As the search for the Indian Air Force’s AN-32 transport aircraft missing over the Bay of Bengal off the coast of Tamil Nadu completed two days Saturday, families from Haryana’s Bhiwani town to villages in Kerala’s Kozhikode district, and from the Jajpur and Ganjam districts of Odisha to Pune in the nation’s west waited and prayed, clinging to the hope that no news now might just turn out to be good news later.
Multiple aircraft and ships of the IAF, Indian Navy and Indian Coast Guard were scouring the waters in an area some 150 nautical miles east of Chennai, the last known location of the aircraft, braving high winds and choppy monsoon seas.
The search and rescue mission was on round-the-clock, with Defence Minister Manohar Parrikar personally taking stock on Saturday. Twenty-nine people were on board the Russian-built aircraft on a routine flight from Air Force Station, Tambaram, near Chennai to Port Blair.
Flight Lieutenant Deepika Sheoran, 26, who is posted in Port Blair, was on board the missing AN-32. Her father Dilip Singh Sheoran said he received a phonecall from the officer’s father-in-law around 2.30 pm on Friday saying the aircraft was missing.
“We are praying that all 29 return safely. Nothing is in our hands now,” Sheoran, an executive engineer in the public health department, said. Sheoran said Deepika cleared the Air Force test in 2013, and was posted in Nasik before being transferred recently to Port Blair along with her husband, a commandant in the Navy.
Deepika’s inconsolable mother could only say, “I want her to return soon.”
At Rajrooppur locality in Allahabad’s Dhoomanganj area, 56-year-old Narendra Nath Tripathi, his wife Meena and their younger son Kartikeya are awaiting news of Leading Aircraftman Laxmi Kant Tripathi, the family’s 25-year-old elder son.
READ | Search for missing AN-32 aircraft battles high monsoon winds
“An officer posted in Port Blair called up and informed us about the missing aircraft on Friday. This morning, some Air Force officials visited us and gave us specific details. We are worried about Laxmi and others on the aircraft,” Narendra Nath Tripathi, a farmer, said.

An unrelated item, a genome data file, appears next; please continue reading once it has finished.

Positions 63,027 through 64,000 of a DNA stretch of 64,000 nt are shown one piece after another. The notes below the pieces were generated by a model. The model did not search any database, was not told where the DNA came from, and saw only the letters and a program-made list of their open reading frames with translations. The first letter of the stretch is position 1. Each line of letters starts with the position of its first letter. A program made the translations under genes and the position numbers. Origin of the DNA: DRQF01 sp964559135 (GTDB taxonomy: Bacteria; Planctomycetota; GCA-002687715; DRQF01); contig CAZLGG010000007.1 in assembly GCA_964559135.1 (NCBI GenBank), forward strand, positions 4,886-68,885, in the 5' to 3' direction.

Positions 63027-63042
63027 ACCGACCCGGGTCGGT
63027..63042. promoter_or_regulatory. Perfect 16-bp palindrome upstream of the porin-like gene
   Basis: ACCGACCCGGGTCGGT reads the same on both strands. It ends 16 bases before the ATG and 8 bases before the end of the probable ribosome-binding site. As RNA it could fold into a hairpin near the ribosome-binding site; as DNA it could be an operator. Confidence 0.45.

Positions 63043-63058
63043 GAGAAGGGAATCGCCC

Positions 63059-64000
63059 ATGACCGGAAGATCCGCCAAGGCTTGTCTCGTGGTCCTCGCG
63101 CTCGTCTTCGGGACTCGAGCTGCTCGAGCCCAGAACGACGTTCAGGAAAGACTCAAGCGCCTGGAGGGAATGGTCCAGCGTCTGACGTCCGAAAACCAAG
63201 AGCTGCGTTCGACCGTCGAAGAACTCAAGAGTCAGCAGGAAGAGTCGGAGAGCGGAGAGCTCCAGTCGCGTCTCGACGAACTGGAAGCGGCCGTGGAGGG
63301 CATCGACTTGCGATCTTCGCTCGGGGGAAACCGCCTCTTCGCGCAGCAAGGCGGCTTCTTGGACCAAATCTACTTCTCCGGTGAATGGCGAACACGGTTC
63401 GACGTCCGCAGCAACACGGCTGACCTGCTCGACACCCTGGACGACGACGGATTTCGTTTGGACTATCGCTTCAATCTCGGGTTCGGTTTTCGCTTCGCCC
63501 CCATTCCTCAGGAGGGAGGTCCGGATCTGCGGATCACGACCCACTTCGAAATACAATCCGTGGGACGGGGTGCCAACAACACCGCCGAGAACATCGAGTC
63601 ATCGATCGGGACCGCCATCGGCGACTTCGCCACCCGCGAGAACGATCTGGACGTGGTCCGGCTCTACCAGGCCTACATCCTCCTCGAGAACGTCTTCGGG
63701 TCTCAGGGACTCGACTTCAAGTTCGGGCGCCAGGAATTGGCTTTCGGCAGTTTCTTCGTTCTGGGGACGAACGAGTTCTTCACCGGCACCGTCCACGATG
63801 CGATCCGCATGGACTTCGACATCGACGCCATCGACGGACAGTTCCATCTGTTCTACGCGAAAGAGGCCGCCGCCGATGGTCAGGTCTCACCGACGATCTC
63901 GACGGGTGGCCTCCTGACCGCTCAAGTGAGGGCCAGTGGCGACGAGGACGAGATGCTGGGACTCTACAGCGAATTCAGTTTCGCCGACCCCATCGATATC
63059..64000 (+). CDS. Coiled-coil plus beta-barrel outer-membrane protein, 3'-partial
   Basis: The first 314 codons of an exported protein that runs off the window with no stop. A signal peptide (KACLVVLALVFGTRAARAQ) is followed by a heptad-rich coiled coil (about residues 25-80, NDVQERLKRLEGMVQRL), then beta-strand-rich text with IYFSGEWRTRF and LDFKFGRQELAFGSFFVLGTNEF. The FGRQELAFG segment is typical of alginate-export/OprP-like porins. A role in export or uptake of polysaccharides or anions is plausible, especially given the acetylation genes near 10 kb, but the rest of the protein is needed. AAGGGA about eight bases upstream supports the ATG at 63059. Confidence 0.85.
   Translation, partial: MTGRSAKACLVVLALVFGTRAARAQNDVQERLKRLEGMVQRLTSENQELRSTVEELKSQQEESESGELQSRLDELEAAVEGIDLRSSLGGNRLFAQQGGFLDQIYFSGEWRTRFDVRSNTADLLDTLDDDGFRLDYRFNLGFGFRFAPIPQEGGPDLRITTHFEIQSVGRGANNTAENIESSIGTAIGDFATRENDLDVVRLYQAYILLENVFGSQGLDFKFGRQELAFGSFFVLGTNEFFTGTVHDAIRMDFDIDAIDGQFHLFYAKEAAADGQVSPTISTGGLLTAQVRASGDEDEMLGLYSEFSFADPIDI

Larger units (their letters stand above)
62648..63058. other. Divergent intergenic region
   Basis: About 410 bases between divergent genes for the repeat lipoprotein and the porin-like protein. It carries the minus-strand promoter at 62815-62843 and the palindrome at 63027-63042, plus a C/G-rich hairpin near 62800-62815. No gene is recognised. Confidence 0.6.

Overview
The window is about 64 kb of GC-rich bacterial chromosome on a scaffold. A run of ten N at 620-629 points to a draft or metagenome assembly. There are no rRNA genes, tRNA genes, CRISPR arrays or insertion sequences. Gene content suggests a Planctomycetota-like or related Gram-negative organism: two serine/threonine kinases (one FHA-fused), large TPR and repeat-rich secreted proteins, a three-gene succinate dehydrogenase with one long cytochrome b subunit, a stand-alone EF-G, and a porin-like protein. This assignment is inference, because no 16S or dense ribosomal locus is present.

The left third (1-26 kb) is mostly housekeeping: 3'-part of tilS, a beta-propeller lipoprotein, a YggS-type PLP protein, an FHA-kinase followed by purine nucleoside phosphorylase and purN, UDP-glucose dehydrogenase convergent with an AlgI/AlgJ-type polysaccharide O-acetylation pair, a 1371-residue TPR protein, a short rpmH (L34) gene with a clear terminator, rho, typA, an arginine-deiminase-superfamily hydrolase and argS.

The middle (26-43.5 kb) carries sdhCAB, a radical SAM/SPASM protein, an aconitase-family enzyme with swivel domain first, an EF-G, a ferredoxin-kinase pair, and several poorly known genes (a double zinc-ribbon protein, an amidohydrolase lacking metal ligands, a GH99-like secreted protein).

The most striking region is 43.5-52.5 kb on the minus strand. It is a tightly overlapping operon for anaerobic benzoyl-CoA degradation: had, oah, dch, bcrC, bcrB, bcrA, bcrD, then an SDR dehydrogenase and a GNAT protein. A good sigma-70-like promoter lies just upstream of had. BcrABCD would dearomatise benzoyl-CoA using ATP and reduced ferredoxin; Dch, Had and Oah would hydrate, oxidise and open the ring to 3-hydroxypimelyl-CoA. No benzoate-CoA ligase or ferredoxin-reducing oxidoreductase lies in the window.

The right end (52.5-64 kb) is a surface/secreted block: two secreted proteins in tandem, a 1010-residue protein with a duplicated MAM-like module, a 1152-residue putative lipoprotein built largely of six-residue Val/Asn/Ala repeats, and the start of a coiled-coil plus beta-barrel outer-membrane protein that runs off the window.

Laxmi Kant joined the Air Force in June 2011. “I spoke to him last on July 21 night while he was going for dinner. Laxmi Kant said he would be leaving for Port Blair the following morning, and would call after he reached,” Tripathi said.
Purna Chandra Senapati had come to his village Rangaranga in Jajpur district for two days on July 6, and had promised his ageing parents that he would come back. The 28-year-old technician had joined the Naval Armament Depot at Visakhapatnam two years ago after getting a degree in mechanical engineering.
“He had called me around 7 pm on Thursday after reaching Chennai. He told me he would be leaving for Port Blair. He hasn’t called up since then,” said Ujali Senapati, mother of Purna Chandra. His brother Mohan is clinging on to hope. “One of his friends told me he may have missed the flight. But his cell phone is switched off,” he said.
Like Senapati, Charan Maharana from Sukunda village on the outskirts of Berhampur city in Ganjam district was among the eight members from NAD who was in the missing AN-32. Maharana, the youngest of the family, joined the Navy a little over two years ago, and is its only breadwinner. The 27-year-old spoke to his uncle Uday on Thursday morning. “He told me he would be going to Chennai. After that I have not heard anything from him. His phone is also switched off,” Uday said